Towards a better tinyhouse

Inventing to freedom?

Fold up shower repost

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I figure you have to watch out when it comes to fold up stuff. The whole folding thing can be annoying and increase the price quite a bit. But I think a fold up shower might be a good idea in a tinyhouse. You could have a full size shower, with the shower base folding up against the wall like a murphy bed. You could use any one of the nice shower bases in the hardware store this way.

How to drain the water out could be done using a sort of air excluding valve, as shown on the figure. The first one could be made yourself easily. There are just 2 float valves in a small box. The “to drain pump” line is kept at a constant suction by the pump – this can easily be arranged for using a pump and a pressure switch, or if you don’t mind mixing greywater and sewage, you could use a vacuum flush toilet, and use that vacuum line provided by that system, so you don’t even need an extra pump. When water gets in the box, it lifts the float valve at the bottom of the box, opening the valve, allowing the water to be sucked away. This valve should be of the type that opens wider the higher the water level is, rather than the type that switches on/off abruptly.

Th upper float valve is optional. It is just to prevent any sort of overflow of the drain if the drain pump were to be turned off or malfunction. When the water level gets too high, it cuts off the water flow to the shower head.

There are at least 3 advantages to a system like this over just putting a pump directly in the shower base: One, you can use the same suction pump line for the faucet etc. without the extra cost of another pump, and two, there is no problem with noise of the pump turning on/off under your feet while you use the shower, and 3, there are no electrical components near the shower.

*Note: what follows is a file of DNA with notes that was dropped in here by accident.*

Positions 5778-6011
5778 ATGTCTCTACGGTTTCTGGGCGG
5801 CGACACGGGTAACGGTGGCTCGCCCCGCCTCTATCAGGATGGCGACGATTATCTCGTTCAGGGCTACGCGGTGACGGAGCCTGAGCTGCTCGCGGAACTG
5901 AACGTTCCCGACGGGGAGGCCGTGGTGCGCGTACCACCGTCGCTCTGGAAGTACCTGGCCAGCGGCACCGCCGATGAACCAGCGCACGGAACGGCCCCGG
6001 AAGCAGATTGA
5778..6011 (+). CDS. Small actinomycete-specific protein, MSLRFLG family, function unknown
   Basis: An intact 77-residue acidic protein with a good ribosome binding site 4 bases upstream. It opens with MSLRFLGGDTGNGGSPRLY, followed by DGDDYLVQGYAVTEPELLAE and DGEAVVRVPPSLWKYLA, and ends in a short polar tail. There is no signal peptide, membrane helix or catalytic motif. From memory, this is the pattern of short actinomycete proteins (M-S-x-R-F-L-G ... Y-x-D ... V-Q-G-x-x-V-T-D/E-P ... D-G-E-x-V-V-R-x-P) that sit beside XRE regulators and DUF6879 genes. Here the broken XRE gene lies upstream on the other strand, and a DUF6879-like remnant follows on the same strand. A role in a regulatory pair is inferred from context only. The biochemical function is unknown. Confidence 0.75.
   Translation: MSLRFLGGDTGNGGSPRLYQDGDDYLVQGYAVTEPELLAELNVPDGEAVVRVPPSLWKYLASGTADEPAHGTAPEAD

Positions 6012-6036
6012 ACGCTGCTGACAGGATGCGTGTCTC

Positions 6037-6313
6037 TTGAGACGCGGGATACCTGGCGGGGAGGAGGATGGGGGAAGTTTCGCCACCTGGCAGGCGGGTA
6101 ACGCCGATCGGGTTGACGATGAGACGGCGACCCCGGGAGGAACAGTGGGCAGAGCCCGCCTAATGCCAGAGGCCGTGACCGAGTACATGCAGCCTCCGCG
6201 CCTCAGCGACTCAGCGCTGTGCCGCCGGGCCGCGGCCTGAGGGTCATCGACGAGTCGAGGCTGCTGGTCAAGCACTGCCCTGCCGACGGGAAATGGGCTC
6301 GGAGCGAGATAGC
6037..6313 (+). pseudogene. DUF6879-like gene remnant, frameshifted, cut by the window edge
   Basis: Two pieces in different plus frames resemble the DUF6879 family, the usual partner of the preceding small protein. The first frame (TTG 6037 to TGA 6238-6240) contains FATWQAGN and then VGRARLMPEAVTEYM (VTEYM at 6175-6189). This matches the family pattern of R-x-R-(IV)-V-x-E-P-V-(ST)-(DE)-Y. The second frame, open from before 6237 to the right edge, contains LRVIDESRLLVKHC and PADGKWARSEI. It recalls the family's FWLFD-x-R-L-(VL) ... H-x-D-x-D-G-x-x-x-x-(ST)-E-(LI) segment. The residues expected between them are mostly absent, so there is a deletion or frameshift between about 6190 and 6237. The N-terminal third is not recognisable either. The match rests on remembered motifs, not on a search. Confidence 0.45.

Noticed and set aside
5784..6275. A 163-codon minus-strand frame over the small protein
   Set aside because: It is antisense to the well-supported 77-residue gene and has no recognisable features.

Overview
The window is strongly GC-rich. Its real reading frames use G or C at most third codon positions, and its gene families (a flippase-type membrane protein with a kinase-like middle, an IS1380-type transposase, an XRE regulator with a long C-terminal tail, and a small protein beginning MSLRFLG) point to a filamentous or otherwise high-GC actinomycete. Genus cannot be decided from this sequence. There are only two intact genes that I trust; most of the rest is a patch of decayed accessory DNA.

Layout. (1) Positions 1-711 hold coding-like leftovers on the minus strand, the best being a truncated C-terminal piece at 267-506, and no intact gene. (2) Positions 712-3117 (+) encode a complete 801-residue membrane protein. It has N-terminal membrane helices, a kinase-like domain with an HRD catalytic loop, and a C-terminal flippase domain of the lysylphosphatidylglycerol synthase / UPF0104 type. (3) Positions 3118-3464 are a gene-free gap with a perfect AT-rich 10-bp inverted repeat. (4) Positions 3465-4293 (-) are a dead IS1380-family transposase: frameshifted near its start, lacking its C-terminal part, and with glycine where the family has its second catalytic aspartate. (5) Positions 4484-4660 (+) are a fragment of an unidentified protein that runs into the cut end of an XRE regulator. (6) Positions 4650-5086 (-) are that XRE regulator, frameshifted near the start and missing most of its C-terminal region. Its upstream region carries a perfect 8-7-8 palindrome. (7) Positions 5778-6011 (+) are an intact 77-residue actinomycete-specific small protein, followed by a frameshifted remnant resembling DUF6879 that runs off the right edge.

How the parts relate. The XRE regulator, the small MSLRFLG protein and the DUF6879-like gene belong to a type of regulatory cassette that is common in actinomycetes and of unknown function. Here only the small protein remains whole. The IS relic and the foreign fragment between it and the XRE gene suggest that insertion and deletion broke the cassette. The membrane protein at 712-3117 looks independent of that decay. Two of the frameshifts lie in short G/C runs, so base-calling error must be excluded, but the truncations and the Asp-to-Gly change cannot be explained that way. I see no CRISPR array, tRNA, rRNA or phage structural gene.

You want there to be a minimum of standing water in the system, so you just make it as small as practical. You might be able to buy a valve of some sort that does exactly this sort of thing from the hardware store, but I couldn’t find one. you need to make some sort of provisions for the small amount of water that remains in the drain when you fold up the shower, you don’t want it to spill of course.

The other valve shown is just a bit smaller is all. It’s basically a tube with a triangular hole cut in the side, with a sort of cap with a float on it that can move up and down, allowing water to flow through the triangle or not.

Alternatively, if you are using the municipal sewage system, and don’t care about mixing sewage with greywater, maybe you could just put the shower directly over the toilet, so water just goes in the toilet. You’d need to make the ceiling a bit taller so you could stand on it.

If the shower was stand alone or otherwise not contained entirely inside the bathroom, the shower door could be one of those folding doors, you know the kind, that have about a dozen sections and hinges that fold up. You could attach the shower head to the door thing. That way the whole shower could fold up right into the wall and disappear.

This post is a post I selected from the archives to repost. Since few if any of the current readers have read it, I thought it would be just as good as a newly written post.


Written by gregor

April 4, 2011 at 20:40

Posted in Uncategorized

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